Jamie Lawrence is editor of global online HR publication and community HRZone.com. He is committed to driving forward the HR agenda and making sure that HR directors have the knowledge and insight necessary to make HR felt across the whole organisation. He regularly speaks to audiences of 250+ and has interviewed key HR industry names, including Daniel H. Pink. He has worked previously as a small business journalist and a copywriter and has published non-fiction that reached #2 on the NYT Children's Bestseller List. In his spare time Jamie likes writing fiction, films, fitness and eating out.
Hi Garrett - many thanks for your comment. Some excellent points in there and your experience comes through. RE: your point on business process coming last, I totally agree - we've got a webinar coming up on consumerisation of the employee experience and one point we're tackling is an organisational tendency to focus on the front end to achieve a consumerised experience without focusing on whether the process is fit-for-purpose or needs re-engineering. Link here: https://event.on24.com/wcc/r/1454232/6355B459EBC4DFBDBF26330358B6048A
RE: your point on asking on LinkedIn and Quora, agreed too - in fact, here's a quote from a recent article we posted: "Yes, you’ll receive a random collection of genuine experiences, but also a good deal of unwanted sales contact and, more dangerously, non-contextual views that are ill-explained to you. Your own system selection is contextual to your organisation. That is why I’m loathe to make suggestions that refer to specific product choices. Your yellow brick road is someone else’s garden path." Link here: https://www.hrzone.com/perform/business/system-selection-how-to-make-the...
Also, I wonder if you'd be interested in writing a piece on HRZone based on your experience? I could pick out a few threads from your comment that would make a really good article. My email is editor at hrzone dot com if you're interested, and thanks again for commenting. Jamie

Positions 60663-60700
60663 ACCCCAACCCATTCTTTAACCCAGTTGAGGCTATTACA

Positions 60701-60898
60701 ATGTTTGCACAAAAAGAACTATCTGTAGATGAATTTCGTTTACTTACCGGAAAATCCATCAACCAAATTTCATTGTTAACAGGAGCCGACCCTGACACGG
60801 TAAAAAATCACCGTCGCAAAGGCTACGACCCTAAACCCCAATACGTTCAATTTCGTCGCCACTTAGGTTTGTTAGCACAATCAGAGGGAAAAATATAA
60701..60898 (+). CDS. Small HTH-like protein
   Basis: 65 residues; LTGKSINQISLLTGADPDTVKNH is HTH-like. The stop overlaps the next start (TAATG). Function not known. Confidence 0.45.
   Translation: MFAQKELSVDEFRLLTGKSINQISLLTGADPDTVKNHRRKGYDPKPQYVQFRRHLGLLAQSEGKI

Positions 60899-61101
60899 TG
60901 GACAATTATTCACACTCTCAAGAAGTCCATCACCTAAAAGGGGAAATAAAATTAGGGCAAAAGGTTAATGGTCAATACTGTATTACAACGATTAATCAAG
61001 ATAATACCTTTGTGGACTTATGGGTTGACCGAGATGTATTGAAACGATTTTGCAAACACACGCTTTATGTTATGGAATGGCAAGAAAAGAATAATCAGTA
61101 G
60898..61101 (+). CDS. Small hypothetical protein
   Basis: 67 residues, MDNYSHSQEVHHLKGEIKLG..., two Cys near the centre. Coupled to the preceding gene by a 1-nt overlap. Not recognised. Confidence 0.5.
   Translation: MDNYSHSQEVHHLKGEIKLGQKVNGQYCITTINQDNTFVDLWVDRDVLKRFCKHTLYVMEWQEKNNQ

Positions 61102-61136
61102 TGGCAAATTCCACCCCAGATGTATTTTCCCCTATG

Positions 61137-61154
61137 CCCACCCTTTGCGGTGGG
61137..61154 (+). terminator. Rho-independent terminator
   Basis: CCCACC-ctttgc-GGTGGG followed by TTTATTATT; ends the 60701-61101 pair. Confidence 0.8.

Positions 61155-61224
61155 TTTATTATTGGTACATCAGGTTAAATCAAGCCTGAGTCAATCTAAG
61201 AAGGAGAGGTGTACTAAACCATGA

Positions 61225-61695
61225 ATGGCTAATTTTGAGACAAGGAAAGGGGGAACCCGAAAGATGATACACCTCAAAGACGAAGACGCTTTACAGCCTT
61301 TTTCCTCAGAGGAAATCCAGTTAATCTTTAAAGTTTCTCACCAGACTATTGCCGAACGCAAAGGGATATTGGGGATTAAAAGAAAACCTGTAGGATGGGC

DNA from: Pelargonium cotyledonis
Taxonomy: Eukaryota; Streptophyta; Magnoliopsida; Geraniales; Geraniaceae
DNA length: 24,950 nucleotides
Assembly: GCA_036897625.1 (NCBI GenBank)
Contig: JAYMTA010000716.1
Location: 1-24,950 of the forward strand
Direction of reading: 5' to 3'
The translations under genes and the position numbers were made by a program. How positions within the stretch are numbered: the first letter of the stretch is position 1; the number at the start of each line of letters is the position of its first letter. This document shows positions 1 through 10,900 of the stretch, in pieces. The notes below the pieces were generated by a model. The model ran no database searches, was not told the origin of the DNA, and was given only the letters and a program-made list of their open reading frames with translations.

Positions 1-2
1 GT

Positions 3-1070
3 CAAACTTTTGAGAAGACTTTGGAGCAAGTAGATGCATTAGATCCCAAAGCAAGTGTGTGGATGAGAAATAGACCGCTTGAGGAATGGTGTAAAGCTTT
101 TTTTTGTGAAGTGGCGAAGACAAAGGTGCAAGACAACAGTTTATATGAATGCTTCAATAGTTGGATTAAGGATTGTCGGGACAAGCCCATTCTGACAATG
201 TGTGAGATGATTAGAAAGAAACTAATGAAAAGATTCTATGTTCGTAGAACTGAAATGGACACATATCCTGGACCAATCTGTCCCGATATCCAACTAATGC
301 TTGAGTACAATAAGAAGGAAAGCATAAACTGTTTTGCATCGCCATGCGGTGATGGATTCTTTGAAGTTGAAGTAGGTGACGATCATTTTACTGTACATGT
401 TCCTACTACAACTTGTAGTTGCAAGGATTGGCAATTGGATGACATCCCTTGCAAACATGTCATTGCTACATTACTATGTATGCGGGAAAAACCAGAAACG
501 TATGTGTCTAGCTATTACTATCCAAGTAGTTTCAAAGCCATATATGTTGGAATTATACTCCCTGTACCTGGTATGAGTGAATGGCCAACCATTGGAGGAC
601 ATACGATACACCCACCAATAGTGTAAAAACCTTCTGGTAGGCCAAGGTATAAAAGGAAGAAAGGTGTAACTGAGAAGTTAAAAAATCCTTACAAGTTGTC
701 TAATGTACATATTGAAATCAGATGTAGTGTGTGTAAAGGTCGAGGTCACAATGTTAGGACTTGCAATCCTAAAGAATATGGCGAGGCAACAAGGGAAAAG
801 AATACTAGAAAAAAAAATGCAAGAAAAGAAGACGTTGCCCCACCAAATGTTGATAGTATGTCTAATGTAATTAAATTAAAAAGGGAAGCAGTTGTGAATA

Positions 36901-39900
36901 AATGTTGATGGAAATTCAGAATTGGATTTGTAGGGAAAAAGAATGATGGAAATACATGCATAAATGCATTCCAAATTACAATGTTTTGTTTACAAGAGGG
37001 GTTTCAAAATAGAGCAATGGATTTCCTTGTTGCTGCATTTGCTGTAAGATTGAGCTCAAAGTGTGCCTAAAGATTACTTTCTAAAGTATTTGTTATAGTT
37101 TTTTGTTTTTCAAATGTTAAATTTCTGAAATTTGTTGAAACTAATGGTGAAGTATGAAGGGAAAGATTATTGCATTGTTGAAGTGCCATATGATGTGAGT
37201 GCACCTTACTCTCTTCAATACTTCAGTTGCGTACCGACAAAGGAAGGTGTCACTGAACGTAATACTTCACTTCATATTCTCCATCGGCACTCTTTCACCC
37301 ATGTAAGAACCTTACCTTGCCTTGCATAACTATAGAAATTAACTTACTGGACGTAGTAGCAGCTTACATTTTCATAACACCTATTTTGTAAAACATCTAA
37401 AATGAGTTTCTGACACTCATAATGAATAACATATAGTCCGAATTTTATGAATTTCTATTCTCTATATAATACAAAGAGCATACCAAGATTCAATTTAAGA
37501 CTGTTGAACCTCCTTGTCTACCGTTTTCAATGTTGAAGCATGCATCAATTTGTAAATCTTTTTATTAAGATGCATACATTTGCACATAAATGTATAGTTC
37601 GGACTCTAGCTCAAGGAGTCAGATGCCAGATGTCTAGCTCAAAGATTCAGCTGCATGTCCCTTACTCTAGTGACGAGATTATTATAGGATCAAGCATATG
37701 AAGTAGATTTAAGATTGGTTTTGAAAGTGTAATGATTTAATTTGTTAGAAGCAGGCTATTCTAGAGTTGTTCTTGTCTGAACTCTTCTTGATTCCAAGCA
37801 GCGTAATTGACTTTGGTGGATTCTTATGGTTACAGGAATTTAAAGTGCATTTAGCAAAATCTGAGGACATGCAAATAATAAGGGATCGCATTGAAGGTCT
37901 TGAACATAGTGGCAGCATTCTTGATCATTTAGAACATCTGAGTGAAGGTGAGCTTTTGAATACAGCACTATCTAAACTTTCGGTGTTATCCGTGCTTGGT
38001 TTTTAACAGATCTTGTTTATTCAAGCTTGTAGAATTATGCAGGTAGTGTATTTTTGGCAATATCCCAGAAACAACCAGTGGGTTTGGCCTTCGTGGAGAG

Thanks for the comment. This would be a question for Acas - you can call their helpline on 0300 123 1100. Best wishes, Jamie
thanks Don, glad you enjoyed it. I agree with your comment - working smarter, not working harder and longer.
Totally agree with you - there's no context to it. This was posted 16 years ago - definitely wouldn't be posted today :)
Thank you for commenting and getting in touch. Can I suggest you try the Mind infoline if you are struggling, as they are very good: 0300 123 3393.
Acas also have a good helpline on 0300 123 1100 and they can give you good advice specific to your employment case.
I know the folks at Mind and know they have a really supportive forum at https://www.elefriends.org.uk/ - you could post on there and see if other people have been through what you have and could support you, perhaps in areas you've not thought of?
Thanks again for your comment and hope you are feeling better.
Thanks for your question. This is an old article so don't think the author will be able to respond. I'm sorry to hear of your troubles. I would very much recommend you actually call Acas on the helpline which is 0300 123 1100. It is available Monday 8am-8pm, Tuesday 8am-6pm, Wednesday to Thursday 8am-8pm and Friday 8am-6pm. They will be able to provide advice more specific to your case.
Hope this helps.
Agreed. In fact companies very rarely give a promotion the attention it deserves. Reflection is important - how has the person achieved goals in the past, for example, and are these methods still suitable? The number and types of stakeholers will have changed, the politics will have changed, the timeframes and success criteria will have changed etc.
That's a great example, Mike. As with all these things, it's the context rather than the 'lesson' that's important. It's like teaching maths at primary school: you make it fun and relevant and hide the work they're doing within the fun.
I think societal views towards work have matured and these changes are generalised to a particular age-group - that's the problem. I remember speaking to a 'baby boomer' who said that when she was a new parent she'd have loved a more welcoming, family-friendly employer, with the ability to work flexibly and have a compressed work week, but that just wasn't 'what happened.' Now it is happening, and milennials are taking advantage because hey are at the life stage of having children and becoming a larger and larger part of the workforce. So yes they do want flexible working. Do they expect it uniquely? Of course not. Everyone wants flexibility. We are all human.
Interesting piece - thanks for posting. The scale and complexity of the NHS - and the way it is entwined with everyone as individuals - means that organisations should always keep an eye out for changes in how healthcare is delivered.